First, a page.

It doesn’t take much imagination to understand where branding originated. Cattle grazing on the open range had the mark of their owner seared onto their rumps so they could be sorted and identified at roundup time.
For the longest time, people equated brand with a product’s name and logo. Companies viewed branding as a set of tools they could manipulate to increase sales and market share.
Sometime in the past few decades the dynamic shifted. We began to realize that brands aren’t just marks of ownership. Consumers embrace brands and integrate them into their own identities. They literally and figuratively wear their brands. Companies now understand that their control over a brand has limitations, because consumers are the ones who give meaning to the brands they love. This understanding has real impact for how companies manage a brand portfolio.
One of the first things we learned is that a brand is so much more than a logo. It makes sense if you think about it: Every interaction with a product or service creates an impression that helps form the brand image. This includes advertising, of course, and the shopping experience. But it also includes what friends say about the product, the service experience, and even the way terms and conditions are worded. Brand really is everything.
So now we understand that companies don’t fully control their brand image. Brand managers have a lot of levers to pull (see the discussion above about “everything”), but the ultimate judge is the consumer. They decide what the brand means to them. Generally, if a brand resonates with loyal buyers, things are on the right track. But it’s vital to stay tuned into how they’re thinking of your brand. Because if something goes off the rails, those who love your brand the most will be the source of your biggest complaints.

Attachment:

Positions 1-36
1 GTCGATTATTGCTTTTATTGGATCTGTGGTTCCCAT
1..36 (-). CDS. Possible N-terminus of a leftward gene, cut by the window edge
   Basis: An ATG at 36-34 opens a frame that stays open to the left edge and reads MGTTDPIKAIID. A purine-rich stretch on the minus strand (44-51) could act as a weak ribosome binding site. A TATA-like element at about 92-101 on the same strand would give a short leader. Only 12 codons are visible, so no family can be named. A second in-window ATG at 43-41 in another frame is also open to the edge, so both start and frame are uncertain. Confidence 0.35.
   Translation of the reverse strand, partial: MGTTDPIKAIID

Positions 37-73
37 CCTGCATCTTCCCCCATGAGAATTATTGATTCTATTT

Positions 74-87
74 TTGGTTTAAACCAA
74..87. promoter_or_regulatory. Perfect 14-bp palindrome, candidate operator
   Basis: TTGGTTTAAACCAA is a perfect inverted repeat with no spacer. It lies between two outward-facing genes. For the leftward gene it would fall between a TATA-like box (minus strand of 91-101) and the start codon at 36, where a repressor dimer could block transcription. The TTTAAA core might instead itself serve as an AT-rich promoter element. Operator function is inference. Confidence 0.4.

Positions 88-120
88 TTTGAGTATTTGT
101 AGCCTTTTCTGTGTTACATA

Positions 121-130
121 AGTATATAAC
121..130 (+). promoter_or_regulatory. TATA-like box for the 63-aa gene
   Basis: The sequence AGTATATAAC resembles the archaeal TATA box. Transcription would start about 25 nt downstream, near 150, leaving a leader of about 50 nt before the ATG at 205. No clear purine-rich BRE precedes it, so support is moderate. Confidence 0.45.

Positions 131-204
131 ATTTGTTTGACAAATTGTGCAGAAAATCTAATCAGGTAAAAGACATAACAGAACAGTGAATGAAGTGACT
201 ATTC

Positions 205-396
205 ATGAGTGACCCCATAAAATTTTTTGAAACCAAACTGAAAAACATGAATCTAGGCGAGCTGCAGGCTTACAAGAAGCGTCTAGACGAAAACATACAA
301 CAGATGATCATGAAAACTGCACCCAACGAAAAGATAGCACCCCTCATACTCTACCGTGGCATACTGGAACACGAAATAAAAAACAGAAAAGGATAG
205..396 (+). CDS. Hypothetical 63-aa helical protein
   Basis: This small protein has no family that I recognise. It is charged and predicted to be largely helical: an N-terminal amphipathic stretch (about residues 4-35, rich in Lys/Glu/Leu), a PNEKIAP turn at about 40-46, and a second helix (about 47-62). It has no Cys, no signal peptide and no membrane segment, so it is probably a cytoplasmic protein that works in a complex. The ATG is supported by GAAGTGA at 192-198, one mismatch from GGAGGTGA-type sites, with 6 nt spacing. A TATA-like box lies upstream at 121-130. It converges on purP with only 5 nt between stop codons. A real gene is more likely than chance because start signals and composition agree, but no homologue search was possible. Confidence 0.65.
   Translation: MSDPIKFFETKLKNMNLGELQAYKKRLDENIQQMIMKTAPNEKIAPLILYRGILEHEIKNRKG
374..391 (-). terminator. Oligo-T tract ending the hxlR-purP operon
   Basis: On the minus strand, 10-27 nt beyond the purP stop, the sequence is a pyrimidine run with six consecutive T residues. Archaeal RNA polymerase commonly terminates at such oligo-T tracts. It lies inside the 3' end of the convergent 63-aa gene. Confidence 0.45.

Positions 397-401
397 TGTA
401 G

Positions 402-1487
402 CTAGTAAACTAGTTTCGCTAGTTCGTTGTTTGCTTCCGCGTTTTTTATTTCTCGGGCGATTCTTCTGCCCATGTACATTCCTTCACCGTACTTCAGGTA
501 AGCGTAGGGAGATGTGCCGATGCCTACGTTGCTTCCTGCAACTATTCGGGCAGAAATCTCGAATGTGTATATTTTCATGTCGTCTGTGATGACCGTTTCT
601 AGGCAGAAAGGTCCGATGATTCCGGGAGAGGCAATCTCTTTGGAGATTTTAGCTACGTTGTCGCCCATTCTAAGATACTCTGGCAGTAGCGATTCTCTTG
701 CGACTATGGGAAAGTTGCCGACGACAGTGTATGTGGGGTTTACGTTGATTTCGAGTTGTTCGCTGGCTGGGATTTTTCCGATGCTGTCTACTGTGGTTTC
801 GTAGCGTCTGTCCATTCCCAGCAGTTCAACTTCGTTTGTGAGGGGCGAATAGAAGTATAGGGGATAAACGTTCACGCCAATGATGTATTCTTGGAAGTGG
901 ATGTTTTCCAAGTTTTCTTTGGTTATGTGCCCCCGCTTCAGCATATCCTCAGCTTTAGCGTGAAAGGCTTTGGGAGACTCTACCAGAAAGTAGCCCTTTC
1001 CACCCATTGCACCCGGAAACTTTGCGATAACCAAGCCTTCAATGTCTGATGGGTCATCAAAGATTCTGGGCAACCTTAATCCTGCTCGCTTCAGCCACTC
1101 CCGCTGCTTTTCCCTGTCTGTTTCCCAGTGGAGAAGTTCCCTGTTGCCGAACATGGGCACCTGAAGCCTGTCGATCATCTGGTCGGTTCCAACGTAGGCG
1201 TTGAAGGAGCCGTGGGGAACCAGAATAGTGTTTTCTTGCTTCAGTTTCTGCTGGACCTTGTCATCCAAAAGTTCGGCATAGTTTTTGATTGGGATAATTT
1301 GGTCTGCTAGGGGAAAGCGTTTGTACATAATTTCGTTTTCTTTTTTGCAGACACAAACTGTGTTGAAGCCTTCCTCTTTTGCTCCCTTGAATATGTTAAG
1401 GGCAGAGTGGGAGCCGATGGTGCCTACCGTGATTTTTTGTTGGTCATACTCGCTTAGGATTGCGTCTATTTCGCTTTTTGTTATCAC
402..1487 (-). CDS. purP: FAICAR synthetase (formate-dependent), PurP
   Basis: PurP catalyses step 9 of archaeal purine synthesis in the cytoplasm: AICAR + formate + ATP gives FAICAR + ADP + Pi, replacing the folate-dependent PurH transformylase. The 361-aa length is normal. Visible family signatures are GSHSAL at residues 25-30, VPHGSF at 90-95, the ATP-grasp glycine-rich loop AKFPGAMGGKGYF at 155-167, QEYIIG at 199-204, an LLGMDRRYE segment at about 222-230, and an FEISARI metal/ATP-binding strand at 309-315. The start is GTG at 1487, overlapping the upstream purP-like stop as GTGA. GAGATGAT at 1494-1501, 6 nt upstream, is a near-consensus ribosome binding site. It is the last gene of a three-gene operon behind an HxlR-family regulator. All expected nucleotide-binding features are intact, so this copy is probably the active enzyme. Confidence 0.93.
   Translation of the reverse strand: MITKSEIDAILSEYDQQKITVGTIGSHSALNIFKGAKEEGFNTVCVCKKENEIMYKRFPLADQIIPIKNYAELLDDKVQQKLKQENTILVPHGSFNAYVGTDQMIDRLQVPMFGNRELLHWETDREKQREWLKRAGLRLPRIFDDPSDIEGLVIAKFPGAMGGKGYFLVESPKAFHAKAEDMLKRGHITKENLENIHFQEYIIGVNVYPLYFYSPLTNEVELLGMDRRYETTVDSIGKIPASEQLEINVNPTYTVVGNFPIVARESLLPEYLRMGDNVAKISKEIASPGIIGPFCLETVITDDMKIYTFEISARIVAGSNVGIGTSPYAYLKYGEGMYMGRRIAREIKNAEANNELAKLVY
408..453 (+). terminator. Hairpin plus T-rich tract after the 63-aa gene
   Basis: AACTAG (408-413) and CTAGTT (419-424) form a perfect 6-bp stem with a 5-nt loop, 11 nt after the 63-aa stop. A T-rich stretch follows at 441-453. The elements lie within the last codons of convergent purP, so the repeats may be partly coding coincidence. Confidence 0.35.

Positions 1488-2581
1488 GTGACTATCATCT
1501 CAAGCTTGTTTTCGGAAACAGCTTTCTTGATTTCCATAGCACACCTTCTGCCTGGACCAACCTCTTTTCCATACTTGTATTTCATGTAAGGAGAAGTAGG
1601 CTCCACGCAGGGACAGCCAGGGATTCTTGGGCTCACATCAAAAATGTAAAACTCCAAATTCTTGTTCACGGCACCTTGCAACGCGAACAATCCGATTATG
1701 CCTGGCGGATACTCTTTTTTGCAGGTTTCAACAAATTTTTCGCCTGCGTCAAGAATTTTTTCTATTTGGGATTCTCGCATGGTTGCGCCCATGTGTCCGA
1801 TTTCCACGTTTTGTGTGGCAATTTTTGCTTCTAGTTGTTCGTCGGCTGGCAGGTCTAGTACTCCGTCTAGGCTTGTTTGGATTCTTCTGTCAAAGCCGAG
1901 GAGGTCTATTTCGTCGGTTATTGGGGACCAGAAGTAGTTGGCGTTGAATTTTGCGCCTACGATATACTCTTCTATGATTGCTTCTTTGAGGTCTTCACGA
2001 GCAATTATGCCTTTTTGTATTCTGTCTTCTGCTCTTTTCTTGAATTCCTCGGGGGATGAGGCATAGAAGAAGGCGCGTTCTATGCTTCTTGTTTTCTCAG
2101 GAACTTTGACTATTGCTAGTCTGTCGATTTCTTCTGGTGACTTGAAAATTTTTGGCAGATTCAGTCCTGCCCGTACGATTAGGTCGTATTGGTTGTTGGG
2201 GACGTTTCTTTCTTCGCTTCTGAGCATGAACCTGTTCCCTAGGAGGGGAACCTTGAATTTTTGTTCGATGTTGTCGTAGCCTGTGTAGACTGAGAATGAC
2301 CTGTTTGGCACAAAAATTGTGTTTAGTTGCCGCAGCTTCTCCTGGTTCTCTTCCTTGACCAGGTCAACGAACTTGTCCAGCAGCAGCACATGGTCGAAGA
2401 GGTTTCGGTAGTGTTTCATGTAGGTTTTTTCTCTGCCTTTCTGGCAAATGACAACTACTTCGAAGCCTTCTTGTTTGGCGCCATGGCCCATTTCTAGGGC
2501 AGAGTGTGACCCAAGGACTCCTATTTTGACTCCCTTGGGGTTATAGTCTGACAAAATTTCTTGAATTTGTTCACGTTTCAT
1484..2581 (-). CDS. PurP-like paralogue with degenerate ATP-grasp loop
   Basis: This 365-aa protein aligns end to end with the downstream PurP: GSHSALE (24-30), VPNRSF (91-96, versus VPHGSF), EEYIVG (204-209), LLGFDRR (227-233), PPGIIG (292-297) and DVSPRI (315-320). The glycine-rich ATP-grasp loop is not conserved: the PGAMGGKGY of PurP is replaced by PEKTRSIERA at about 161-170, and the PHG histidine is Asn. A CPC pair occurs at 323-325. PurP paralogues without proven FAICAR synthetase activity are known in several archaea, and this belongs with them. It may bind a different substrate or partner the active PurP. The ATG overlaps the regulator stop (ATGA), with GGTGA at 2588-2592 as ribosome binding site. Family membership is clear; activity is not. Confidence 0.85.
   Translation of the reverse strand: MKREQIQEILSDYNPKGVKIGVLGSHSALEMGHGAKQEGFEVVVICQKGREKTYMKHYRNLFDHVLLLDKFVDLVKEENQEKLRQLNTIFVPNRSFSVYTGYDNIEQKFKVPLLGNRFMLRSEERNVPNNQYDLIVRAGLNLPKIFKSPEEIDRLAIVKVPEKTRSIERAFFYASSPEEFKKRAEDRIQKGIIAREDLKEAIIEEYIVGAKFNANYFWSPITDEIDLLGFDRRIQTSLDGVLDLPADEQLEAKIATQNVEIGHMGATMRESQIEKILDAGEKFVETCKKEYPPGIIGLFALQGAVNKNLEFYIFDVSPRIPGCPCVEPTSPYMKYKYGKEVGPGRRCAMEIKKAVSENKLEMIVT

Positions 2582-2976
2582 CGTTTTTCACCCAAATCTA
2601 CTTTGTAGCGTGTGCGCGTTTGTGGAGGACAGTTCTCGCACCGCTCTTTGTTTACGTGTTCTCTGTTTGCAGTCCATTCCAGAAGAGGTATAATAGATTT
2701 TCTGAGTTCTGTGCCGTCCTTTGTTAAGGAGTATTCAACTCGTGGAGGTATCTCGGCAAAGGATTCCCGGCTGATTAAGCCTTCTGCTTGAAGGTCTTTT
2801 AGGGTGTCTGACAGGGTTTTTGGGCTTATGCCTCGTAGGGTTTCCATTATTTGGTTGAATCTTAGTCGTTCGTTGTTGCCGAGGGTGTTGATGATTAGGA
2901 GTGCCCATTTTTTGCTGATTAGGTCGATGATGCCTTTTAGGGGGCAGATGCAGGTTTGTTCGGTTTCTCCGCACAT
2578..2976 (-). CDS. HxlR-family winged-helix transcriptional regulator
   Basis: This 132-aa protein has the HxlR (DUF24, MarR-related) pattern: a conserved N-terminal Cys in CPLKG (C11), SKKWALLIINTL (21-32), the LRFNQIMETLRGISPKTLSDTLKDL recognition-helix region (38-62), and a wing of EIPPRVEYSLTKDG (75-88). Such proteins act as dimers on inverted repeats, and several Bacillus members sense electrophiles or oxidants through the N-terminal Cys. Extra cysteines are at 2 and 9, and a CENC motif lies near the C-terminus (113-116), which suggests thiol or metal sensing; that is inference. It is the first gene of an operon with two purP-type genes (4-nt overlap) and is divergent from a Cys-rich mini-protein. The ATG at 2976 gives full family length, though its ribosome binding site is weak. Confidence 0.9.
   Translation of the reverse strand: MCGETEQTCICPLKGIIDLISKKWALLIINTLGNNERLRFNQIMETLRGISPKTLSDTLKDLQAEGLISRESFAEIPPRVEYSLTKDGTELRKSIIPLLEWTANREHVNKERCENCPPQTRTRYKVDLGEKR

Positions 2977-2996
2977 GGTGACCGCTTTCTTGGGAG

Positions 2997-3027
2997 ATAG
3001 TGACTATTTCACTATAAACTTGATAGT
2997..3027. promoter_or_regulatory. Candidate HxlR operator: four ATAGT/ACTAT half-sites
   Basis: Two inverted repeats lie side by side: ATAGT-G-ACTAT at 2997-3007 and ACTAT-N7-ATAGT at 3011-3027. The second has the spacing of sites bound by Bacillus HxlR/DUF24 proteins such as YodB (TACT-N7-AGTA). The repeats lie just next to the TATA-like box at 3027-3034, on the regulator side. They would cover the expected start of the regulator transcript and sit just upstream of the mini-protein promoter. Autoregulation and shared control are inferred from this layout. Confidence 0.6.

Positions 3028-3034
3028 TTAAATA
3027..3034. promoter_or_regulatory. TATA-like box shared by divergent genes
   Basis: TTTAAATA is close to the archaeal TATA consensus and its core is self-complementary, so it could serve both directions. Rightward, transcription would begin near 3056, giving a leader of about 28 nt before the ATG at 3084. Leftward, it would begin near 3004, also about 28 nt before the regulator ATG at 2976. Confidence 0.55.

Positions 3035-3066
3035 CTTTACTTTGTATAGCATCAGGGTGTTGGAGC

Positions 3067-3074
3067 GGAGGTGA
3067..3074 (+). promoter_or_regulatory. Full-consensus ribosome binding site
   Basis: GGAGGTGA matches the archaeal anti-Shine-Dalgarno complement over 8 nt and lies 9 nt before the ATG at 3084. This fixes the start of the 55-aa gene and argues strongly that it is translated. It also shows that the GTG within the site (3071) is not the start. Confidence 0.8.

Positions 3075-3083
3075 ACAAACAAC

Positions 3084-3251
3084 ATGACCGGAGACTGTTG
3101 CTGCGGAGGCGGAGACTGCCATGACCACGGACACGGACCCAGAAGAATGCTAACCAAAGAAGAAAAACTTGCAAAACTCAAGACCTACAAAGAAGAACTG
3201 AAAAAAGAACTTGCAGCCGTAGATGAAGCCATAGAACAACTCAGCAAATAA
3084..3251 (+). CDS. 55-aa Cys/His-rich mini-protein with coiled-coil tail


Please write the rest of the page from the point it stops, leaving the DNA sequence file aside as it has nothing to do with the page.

I always say it takes two key ingredients to build a brand: Money and time. Preferably a lot of both. You also need a strategy. The sooner you understand what consumers are looking for in your brand, the sooner you can focus on delivering it – consistently, through every channel, and in every interaction. Here are some of the elements you’ll want to focus on:
Visual elements: Be sure to use your logo consistently in all communications, as well as the other visual elements that go along with it. This includes setting and following standards for colors, fonts, images, and design elements.
Style: Your consumers will associate a certain design style with your brand, whether that’s classy, edgy, or vintage. You’ll build better brand associations by making sure that style is part of everything a consumer sees. And keep in mind, we’re not talking about your personal style – it’s the style of your brand.
Voice: Just like style, a brand has a certain voice in everything that’s written and said. Most companies get the voice right in advertising but forget about other opportunities to express the brand personality like in-store and in social media.
Associations: Just like the way you’re evaluated by the company you keep, a brand can gain or lose points based on its association with other brands. To illustrate, consider a product that appears in a movie. The choice of movie is not trivial to how the brand itself is perceived, even if the product only appears for a few seconds.
So many branding opportunities: Once you’ve gotten used to expressing your brand consistently in marketing, take a look around. Start cataloging every contact consumers have with your product or service and ask yourself how it can be another touchpoint for communicating the brand image. For example, think about how IKEA is known for their friendly assembly instructions that reinforce the easy-DIY personality of the brand.
I’ve been surprised how the concept of brand has infiltrated everyday life. Even teenagers will tell you that an item of clothing, Instagram post, or activity is “on brand” with a rather remarkable level of self-awareness. Conscious or not, I think this is the type of understanding your consumers have when they encounter your brand – they’re re-assured when all their interactions stay “on brand.”
If you know a company that needs help defining, refining, and communicating their brand, I’m available! I’ve just introduced an affordable Marketing Mentor consulting package to help companies create their own branded communications plan.
Copyright 2019, Liz Behlke